Sickle cell disease is one of the most common inherited red blood cell disorders, yet many are not aware of their carrier status (Treadwell, J Nat Med Assoc, 2006), which can lead to confusion around pregnancy and newborn diagnosis. Scott Moerdler, MD, a pediatric hematologist/oncologist, is part of the team at Rutgers Cancer Institute that manages the care of patients with sickle cell anemia. He and collaborators from other centers examined prenatal screening practices for blood disorders between different types of care providers and found different variations in prenatal guidance.
Results of the work are being presented at the American Society of Hematology Annual Meeting in Orlando this week. Dr. Moerdler, who is the lead investigator and an assistant professor of pediatrics at Rutgers Robert Wood Johnson Medical School, shares more about the work, which highlighted differences between obstetrics/gynecology practices and family medicine providers.
Q: Why is this topic important to explore?
A: The American College of Obstetricians and Gynecologists' guidelines recommend specific screening practices for pregnant women of certain backgrounds. However, adherence to this practice and frequency of improper screening is unknown. Screening differences can lead to variations in prenatal guidance, diagnostic testing, informed decision-making and knowledge of families referred to pediatric hematology clinics.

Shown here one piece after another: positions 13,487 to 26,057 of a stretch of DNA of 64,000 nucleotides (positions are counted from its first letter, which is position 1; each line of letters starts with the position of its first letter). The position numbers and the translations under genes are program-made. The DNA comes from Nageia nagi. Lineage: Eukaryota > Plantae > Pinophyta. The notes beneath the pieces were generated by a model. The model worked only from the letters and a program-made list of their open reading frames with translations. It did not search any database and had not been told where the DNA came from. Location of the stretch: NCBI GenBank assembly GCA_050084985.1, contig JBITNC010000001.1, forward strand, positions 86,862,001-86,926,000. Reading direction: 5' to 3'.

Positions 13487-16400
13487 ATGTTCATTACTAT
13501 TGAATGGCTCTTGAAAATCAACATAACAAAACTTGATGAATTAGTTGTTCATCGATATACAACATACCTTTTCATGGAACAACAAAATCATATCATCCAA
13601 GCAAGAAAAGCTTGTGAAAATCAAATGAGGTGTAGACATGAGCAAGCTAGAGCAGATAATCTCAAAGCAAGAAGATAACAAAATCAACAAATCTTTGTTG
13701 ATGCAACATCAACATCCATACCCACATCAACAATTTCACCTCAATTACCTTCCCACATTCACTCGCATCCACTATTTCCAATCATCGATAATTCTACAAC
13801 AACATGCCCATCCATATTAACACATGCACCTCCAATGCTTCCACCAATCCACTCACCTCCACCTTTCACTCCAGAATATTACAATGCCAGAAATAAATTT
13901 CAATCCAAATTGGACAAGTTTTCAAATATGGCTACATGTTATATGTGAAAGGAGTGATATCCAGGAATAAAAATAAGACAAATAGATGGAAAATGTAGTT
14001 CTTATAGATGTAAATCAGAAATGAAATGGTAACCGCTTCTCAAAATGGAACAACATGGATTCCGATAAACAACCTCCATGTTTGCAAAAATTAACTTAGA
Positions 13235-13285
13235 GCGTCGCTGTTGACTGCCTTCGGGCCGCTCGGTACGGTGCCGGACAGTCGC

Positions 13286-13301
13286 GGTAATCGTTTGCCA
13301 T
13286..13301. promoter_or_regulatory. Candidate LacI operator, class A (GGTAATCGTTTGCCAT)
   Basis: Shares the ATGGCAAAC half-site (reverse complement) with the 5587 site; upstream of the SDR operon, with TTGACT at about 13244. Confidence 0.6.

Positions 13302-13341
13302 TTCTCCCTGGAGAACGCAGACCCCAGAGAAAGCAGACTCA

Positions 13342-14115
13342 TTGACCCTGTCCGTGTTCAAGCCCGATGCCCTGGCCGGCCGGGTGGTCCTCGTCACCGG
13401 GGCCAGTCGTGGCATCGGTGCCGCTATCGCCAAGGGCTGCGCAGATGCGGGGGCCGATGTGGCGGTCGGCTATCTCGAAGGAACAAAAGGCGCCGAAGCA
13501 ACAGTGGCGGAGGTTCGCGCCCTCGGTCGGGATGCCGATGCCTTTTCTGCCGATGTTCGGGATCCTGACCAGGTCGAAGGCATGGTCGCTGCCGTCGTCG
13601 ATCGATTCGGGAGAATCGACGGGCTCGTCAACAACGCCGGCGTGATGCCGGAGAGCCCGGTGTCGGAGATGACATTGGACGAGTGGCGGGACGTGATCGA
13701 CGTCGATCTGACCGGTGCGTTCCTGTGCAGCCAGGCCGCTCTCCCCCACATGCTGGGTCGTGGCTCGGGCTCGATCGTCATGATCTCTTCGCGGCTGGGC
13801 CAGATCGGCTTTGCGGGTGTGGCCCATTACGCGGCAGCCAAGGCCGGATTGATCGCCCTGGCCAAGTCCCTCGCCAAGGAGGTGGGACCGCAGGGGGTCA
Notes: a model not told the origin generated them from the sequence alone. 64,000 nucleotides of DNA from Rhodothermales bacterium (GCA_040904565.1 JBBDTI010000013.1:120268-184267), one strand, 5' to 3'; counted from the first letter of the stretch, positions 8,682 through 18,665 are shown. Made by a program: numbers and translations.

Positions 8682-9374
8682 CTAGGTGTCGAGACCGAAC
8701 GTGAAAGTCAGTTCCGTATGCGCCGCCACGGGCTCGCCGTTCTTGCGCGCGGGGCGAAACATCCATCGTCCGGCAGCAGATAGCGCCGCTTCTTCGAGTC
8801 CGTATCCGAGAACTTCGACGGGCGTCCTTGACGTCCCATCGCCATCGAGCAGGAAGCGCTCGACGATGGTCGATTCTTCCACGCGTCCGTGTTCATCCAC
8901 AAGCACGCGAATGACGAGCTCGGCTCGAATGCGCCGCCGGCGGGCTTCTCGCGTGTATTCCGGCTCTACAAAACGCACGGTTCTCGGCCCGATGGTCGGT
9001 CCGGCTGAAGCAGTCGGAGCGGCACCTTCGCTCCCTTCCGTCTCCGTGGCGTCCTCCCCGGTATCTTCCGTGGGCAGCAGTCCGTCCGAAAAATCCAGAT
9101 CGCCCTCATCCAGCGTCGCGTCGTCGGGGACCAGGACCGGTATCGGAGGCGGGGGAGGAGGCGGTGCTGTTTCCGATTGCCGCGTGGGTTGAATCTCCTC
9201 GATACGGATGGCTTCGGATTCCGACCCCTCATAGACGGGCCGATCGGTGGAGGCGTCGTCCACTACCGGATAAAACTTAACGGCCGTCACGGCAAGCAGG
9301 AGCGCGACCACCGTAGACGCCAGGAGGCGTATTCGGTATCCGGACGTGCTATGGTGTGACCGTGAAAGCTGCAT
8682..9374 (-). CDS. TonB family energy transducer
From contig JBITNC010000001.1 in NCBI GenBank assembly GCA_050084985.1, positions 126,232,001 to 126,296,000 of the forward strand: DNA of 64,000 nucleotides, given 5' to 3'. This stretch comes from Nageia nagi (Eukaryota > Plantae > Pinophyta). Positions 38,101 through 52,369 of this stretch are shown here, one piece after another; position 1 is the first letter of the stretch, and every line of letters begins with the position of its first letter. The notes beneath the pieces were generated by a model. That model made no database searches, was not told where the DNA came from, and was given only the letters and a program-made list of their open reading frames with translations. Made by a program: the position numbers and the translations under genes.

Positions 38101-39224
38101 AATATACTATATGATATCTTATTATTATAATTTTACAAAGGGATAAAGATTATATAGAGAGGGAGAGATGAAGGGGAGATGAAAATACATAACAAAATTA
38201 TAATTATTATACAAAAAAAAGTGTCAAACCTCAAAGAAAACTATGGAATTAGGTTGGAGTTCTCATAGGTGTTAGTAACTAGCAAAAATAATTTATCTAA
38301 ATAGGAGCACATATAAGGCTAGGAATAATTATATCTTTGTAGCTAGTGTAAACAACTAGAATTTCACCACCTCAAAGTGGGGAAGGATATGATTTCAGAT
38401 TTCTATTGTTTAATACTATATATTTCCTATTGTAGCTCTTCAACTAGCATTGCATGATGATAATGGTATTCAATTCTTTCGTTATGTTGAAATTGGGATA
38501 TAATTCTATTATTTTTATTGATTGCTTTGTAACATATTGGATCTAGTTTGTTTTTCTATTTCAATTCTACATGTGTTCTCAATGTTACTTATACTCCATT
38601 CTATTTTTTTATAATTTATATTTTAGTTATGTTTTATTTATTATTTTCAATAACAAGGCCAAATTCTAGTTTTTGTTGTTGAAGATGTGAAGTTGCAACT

Q: Tell us about the work and what you and your colleagues found.
A: We found differences between OBGYN and family medicine prenatal providers in their self-reported practices of at risk patients as well as differences by ethnicity. Over a quarter of respondents report using inappropriate screening tests. We also found under utilization of referrals to hematology, as almost half of respondents would never refer at-risk couples to hematology.
Q: Why are these results significant?
A: This is the first survey analyzing prenatal screening for hemoglobinopathies in both OBGYN and family medicine. It highlights differences in the methods and likelihood of prenatal hemoglobinopathy screening based on the type of prenatal care provider and demonstrates that not all providers adhere to existing ACOG recommendations. Due to these differences and room for improved adherence to guidelines, this survey identifies an actionable area for enhanced education of prenatal providers on populations at risk that require screening and which screening modalities are most useful.